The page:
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When Healthy Eating Isn't a Match for Stress

Yes, we all know we should eat healthy. But even the healthiest of diets can meet their match in an all-too-familiar enemy: stress.

A study recently published in Molecular Psychiatry "suggests stress can override the benefits of making better food choices." The findings were based on research in which 58 women "completed surveys to assess the kinds of stress they were experiencing" and also were given "two different types of meals to eat, on different days": one meal with plenty of saturated fat, the other a healthier option with plenty of plant-based oils. Some "counterintuitive" results came back from the experiment. According to the study's author, Janice Kiecolt-Glaser, "If a woman was stressed on a day when she got the healthy meal, she looked like she was eating the saturated fat meal in terms of her [inflammation] responses." Over time, high levels of inflammation could potentially lead to "a range of diseases."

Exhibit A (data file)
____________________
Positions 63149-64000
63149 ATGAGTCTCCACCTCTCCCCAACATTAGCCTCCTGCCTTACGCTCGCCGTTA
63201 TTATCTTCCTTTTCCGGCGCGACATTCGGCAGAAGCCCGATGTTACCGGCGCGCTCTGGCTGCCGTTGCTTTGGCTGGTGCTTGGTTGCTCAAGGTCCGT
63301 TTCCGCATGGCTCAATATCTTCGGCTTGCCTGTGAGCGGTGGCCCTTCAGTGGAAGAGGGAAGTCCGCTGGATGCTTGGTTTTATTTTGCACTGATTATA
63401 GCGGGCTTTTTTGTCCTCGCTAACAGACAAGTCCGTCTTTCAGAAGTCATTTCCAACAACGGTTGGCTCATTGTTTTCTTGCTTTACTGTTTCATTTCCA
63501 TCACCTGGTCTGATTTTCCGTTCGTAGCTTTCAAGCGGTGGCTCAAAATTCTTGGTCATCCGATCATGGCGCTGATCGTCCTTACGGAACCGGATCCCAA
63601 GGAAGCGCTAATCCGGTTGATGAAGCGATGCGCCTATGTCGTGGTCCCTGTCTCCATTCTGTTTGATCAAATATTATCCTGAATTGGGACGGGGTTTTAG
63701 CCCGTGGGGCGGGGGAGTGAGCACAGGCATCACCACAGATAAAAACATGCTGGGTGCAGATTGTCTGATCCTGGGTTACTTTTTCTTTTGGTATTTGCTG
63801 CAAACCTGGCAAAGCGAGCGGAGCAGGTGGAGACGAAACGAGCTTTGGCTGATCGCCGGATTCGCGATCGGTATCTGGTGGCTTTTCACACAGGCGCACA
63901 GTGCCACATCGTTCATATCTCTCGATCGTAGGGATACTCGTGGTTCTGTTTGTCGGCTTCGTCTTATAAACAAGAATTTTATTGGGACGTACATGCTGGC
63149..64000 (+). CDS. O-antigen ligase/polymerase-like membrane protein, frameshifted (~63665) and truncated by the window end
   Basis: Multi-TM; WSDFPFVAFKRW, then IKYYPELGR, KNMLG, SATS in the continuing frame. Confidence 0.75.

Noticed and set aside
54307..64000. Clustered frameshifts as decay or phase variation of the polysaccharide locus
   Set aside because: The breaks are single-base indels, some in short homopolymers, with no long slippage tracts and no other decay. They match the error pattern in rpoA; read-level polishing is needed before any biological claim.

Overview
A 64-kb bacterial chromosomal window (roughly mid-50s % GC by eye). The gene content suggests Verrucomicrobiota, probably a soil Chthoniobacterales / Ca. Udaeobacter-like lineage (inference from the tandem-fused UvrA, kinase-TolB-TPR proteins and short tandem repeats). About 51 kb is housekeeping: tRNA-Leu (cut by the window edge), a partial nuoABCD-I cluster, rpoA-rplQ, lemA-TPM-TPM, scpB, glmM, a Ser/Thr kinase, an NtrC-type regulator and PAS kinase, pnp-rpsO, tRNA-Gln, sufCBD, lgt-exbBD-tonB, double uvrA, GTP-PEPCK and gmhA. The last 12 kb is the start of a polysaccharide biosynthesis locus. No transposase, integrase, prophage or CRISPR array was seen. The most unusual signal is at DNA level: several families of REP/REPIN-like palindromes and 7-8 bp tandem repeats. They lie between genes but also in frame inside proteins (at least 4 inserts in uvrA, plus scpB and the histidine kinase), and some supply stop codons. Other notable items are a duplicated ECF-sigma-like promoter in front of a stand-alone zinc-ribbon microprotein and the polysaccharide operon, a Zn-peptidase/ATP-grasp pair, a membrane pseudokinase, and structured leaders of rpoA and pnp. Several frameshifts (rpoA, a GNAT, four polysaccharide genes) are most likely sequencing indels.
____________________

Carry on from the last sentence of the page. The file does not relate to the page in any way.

Thankfully, NPR's coverage of the study ended on a hopeful note, alluding to "a whole range of strategies that have been shown to help manage stress," including performing kind deeds for others and what they called "perhaps the world's greatest stress reliever"—close, personal relationships.

Potential Preaching Angles: Science is showing that healthy eating may not always win out against stress, and even the best stress relievers may fail at times—but the "close, personal relationship" we have with our Savior is one that has already won against stress, fear, and even death.

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